Geosi Gyasi is an avid reader and blogger based in Ghana who has interviewed a wide range of authors over several years.
He discovered my work through a poem recently published in Rattle, and asked some interesting questions in our interview — about how formal study has influenced my poems, about how I see technology shaping poetry, and the best thing that has ever happened to me as a poet.
I also talk about why the human element is so important to me in world of word-play, and give a sneak peek at what readers might expect from my forthcoming collection The Knowledge.
You can read the full interview here at Geosi Reads.
As the year comes to a close, I find myself in a reflective mood. Having compiled a list of the more than 350 poets I have mentioned on my website since I began writing about poetry in 2003, I was curious to discover which poets I have mentioned most often in the last ten years.
What follows is that list of poets — most alive, some dead; most writing in English, some not; many I have met, some I won’t and never will. Click on the name or image for a brief summary of who each one is and and what they mean to me, and to read what I have written about them over the years.
Seamus Heaney, 1970. Photo: Simon Garbutt
One of my favourite poets, who had a significant influence on me, is also one of the world’s most-loved poets, who had a significant influence on the latter half of the twentieth century. Now Seamus Heaney is gone.
The sound of a giant falling is so tremendous that whatever we say afterward must be done in a whisper. It occurs to me that quietly retracing the ways in which this wonderful poet influenced my personal relationship to poetry could serve not only as the telling of a somewhat universal tale, but also as a personal tribute.
The Penguin Book of Contemporary British Poetry, edited by Blake Morrison and Andrew Motion, has been my field guide to better-known British poets, and a useful overview for me. Having mostly studied British poets dating from before the 18th century, and American poets since that time, I have been reading this book as eagerly as I have been reading the London A-Z map book (which is not faint praise; I am enthralled with maps of London).
For each poet, I have been jotting marginalia on my tube journey to work. I include these notes here, in a similar fashion to the notes I took on Modern American poets during my MFA degree. Unlike those notes, however, these are taken on a short sampling of work, as opposed to a whole book. I therefore intend them as starting points, not summaries.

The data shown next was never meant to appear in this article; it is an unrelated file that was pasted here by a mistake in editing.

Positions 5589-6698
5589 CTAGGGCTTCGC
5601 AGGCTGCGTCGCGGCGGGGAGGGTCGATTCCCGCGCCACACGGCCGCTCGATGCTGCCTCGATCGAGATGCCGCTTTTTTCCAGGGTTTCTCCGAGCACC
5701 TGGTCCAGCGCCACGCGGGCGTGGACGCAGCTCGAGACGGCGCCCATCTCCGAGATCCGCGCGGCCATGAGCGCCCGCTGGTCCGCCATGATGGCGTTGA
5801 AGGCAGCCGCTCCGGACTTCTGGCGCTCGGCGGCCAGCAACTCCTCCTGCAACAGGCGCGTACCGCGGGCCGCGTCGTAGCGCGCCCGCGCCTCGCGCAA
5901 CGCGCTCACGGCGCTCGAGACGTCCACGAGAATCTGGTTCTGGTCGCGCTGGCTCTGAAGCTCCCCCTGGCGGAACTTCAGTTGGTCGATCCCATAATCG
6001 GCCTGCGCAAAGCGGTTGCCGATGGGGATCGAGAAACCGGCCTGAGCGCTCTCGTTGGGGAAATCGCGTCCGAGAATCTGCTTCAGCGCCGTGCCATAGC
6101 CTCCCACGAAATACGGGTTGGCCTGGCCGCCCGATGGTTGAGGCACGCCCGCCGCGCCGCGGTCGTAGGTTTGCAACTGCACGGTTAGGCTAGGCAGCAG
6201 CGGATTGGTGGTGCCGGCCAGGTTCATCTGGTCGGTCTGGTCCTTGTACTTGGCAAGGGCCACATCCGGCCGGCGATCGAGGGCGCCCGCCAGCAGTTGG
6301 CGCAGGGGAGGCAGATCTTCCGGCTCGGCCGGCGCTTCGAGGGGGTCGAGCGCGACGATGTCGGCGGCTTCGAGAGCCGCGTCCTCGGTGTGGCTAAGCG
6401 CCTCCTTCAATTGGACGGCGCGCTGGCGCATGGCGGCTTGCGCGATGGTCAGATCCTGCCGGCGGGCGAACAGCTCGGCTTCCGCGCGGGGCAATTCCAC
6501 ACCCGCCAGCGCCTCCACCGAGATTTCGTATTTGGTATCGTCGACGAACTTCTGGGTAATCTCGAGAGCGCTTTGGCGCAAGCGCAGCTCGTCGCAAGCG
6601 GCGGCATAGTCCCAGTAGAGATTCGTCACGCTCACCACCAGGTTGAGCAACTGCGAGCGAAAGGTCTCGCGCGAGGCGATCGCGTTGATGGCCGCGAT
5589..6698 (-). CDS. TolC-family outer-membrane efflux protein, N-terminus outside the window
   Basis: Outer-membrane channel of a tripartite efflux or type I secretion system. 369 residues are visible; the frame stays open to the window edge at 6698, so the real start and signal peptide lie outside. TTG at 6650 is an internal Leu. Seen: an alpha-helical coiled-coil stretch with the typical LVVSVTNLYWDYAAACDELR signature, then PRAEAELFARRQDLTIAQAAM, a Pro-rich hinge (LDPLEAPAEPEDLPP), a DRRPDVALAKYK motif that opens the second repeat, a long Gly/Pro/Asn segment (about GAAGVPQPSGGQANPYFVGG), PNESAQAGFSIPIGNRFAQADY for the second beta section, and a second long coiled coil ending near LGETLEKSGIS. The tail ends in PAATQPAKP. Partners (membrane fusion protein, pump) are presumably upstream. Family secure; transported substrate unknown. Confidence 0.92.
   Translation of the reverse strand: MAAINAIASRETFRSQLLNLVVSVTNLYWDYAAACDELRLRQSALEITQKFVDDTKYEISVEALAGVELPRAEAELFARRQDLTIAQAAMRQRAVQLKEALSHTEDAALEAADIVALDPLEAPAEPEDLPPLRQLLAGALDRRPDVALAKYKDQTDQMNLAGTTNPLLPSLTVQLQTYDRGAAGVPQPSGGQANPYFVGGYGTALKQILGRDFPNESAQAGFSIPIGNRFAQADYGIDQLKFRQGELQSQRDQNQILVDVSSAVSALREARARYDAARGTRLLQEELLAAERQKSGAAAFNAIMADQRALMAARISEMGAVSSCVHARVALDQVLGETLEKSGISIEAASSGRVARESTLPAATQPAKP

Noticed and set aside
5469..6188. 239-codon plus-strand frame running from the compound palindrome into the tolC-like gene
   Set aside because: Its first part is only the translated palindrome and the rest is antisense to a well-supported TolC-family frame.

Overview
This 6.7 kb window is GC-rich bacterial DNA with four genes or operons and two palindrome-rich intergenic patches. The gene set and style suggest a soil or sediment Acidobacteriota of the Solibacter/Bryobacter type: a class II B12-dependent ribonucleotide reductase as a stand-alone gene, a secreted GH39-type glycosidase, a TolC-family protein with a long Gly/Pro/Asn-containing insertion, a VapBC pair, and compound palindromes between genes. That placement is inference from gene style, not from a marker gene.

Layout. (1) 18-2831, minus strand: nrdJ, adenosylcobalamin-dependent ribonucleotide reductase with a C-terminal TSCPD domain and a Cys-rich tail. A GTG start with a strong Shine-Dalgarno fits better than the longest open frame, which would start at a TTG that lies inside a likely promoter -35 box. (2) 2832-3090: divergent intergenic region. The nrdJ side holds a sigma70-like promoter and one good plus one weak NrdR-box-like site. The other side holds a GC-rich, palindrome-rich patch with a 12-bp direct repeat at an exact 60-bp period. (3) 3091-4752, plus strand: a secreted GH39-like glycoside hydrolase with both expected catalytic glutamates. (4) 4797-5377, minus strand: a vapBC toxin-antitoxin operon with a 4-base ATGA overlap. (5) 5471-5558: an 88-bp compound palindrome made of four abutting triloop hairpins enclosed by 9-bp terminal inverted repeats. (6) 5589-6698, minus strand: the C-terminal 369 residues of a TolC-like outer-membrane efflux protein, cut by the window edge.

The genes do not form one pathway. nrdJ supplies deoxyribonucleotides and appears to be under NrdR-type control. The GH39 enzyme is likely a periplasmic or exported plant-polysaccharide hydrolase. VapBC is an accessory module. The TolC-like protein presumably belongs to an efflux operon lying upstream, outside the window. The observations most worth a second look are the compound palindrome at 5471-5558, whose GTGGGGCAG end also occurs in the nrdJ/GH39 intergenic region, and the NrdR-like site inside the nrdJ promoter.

In my notes I have also included broad designations of geographic origin, since to my outside ear a poet from Leeds and a poet from Northumberland have an auditory relationship to language more in common with each other than they do to a poet from Oxford (hence my coarse-grained designation “Northern England.”) I realize I may be missing out on subtle distinctions in language and even politics. But for now, I am concerned with puzzling out in general how these poems would sound read aloud by the authors themselves, and taking a first pass this broadly has been helpful.
Compiling in this way, I am particularly struck by the complete absence of Welsh and significant lack of Scottish poets from this volume, and the controversial inclusion of so many poets from Northern Ireland. I would be interested to hear who else you think should have made it into this book.
Here are my notes:
“In art, you’re free.”
— Marvin Bell
One of the delights of my web presence is that I sometimes get emails from writers and readers fairly new to poetry. Recently, a young marketing executive in Singapore wrote to me. In our most recent exchange, he rightly points out that, especially in the US, there seem to be countless poets, poetry awards, and poets with awards. How, then, do we define great poets or poetry? He gave me permission to answer publicly, on this site.
In doing so, I first have to admit that I do not feel qualified in any way to define great poets or poetry. I can really only comment on the poets and poems that are great within me. I have been giving this some thought, and have identified a few common characteristics.
Reading the admonitions against earnestness from the old ghost that appears in Heaney’s “Station Island” part XII brings to mind Patrick Kavanagh. Whether or not Kavanagh was the conscious model for this character in Heaney’s poem, the by turns severe and antic nature of this individual has Kavanagh written all over it.
In his poem, “Prelude”, Kavanagh condemns “Card-sharpers of the art committee / Working all the provincial cities, / they cry ‘Eccentric’ if they hear / A voice that seems at all sincere.” (Collected Poems, 132) “Eccentric” was no doubt an epithet with which the iconoclast Kavanagh was familiar. Yet Heaney’s Kavanagh-esque figure, in arguing against orthodoxy, is not necessarily arguing against sincerity. He is arguing, instead, against earnestness. The difference is more than just an exercise in semantics.
Earnestness is a kind of sincerity, or endeavor toward sincerity, marked by gravitas. It is a determined manner, one that weighs consequences soberly. In this sense, earnestness finds itself at odds with mischief and irreverence. It is different, I think, than sincerity, which can include mischief, irreverence, and other forms of impolite honesty — modes Kavanagh embraced in his work. In differentiating, I would say earnestness involves a serious attempt, whereas sincerity involves a state of unvarnished being, and a willingness to look unflinchingly at what is.
Consider, for example one of Heaney’s most controversial poems, “Punishment”: